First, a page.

changing gloves again, again, and again…..
and then you suddenly need the next size up because your hands are getting sweaty….
but you’re not in the back of the truck yet….
On July 24th 2010 a BBC camera crew arrived at Yorkshire Air Ambulance HQ to film the team as part of the Helicopter Heroes series.
Shortly before 7am, emergency medical dispatcher, Chris Solomons, arrived at work feeling unwell.
Chris’s colleagues assessed him and it quickly became apparent he was suffering from a massive heart attack.
Within minutes Chris had gone into cardiac arrest and his colleagues and a cameraman immediately began the battle to save his life - using CPR and an AED.
Meanwhile, the cameras stayed rolling and captured this remarkable footage.
With thanks to the BBC and Chris Solomons.
Read Chris’s full story here (x)
External Jugular Vein Cannulation
Although external jugular vein cannulation is considered a peripheral IV line, it should not be the first choice for an IV. The route to central circulation is not as direct as the antecubital vein, it is difficult to fully stabilize, and extravasation of fluids into the tissues in this area is a more serious complication than at other peripheral sites. Place the patient supine in a head down position to distend the external jugular vein. The external jugular vein begins near the angle of the mandible and extends across the sternocleidomastoid muscles. Ensure you palpate the vein to ensure there is no pulse prior to cannulating. To help prevent infection cleanse the area with an alcohol swab or other approved product in a circular motion starting from the intended puncture site and moving out. Align the cannula in the direction of the vein with the point aimed at the ipsilateral shoulder. If possible, occlude the vein by lightly pressing a finger on the vein just above the clavicle. Puncture the vein midway between the angle of the jaw and midclavicular line and watch for flashback in the catheter hub 1. Once flashback has been obtained, advance another 2 mm and continue to advance the catheter while withdrawing the needle. Apply pressure over the catheter prior to completely removing the needle or bleeding will occur. While holding the catheter in place, connect the tubing to the hub and open the roller clamp to check for flow. Secure the catheter and tubing in place.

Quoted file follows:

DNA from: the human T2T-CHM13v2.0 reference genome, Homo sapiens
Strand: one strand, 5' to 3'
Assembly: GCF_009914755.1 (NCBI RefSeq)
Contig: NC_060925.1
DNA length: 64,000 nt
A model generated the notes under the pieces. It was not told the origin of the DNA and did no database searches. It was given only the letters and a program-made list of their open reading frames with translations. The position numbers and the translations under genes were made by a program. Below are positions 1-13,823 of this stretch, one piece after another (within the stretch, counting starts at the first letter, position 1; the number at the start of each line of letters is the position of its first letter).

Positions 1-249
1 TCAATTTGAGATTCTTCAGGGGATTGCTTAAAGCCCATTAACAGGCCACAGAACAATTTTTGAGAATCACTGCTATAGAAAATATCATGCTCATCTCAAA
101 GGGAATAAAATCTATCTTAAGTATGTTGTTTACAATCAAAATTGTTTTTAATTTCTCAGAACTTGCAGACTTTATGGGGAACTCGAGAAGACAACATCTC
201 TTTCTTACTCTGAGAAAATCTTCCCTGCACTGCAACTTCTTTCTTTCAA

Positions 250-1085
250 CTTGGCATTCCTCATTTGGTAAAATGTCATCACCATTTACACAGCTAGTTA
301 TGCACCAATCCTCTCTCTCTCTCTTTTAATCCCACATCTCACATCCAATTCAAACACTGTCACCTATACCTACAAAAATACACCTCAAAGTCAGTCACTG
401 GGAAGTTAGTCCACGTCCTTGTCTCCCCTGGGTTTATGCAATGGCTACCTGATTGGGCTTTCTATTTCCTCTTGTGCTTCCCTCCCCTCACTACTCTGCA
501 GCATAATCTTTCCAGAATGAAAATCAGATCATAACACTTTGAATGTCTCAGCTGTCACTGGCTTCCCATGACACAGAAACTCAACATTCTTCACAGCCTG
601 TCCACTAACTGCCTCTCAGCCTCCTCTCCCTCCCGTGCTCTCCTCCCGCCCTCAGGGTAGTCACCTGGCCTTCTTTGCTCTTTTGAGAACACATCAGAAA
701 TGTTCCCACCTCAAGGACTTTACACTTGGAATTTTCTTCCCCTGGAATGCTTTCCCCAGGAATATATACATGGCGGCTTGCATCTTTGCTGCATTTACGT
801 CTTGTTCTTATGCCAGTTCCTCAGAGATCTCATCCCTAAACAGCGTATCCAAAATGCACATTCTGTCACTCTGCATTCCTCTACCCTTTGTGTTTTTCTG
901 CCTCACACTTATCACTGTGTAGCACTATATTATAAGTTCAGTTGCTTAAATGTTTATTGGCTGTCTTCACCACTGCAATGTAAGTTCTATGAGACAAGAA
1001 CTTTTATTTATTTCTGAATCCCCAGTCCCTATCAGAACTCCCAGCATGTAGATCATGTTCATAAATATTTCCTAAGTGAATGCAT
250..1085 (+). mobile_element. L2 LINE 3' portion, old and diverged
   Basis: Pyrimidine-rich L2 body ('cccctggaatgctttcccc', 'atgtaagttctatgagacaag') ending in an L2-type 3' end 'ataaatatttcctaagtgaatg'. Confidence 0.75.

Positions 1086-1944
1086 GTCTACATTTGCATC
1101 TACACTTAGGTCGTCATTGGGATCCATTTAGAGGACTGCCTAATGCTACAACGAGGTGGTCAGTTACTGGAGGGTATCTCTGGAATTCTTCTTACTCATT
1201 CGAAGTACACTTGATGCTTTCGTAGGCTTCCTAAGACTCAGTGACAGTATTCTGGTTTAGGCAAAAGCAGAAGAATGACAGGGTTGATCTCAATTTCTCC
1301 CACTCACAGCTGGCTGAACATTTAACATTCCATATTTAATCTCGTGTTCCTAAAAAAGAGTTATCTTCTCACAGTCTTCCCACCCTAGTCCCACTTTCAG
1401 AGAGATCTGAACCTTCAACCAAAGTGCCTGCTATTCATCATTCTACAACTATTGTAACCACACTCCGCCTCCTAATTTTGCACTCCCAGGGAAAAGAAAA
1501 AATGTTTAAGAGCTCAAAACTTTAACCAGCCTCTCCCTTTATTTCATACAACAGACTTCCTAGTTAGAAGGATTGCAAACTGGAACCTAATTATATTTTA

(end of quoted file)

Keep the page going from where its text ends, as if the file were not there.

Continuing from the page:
Have any of you guys ever dared to start one of these in the field?
gif source (x)
Radio Ambulance (Maruri Grey) (by Luis CAmpoverde)
Do you guys think this warning system would work in your city?
Call I got the other day:
Pt : 52y/o, M, 200lb. No prior Hx. Hunched over stirring wheel of vehicle, barely able to unlock his door for us. Put on stretcher and into the bus. Pt. Lethargic, diaphoretic, grey skin, able to maintain good BP, no prior history of heart disease. First 12 lead ECG unremarkable (first ECG picture). Treated: NRM 15L/min O2, ASA PO, Nitro-Spray SL and Morphine IV. Four minutes into transport repeated 12 lead ECG and were to do a STEMI diversion to the local Heart Institute. Repeated 12 lead ECG in the elevator on our way to the Cath lab (second ECG pictured). Even got some show and tell pictures of pt’s before and after. Pt’s LAD was blocked 100% so they inserted a stent.
Total time between 911 call and stent insertion finished = 54 minutes! You have to love working near top notch facilities.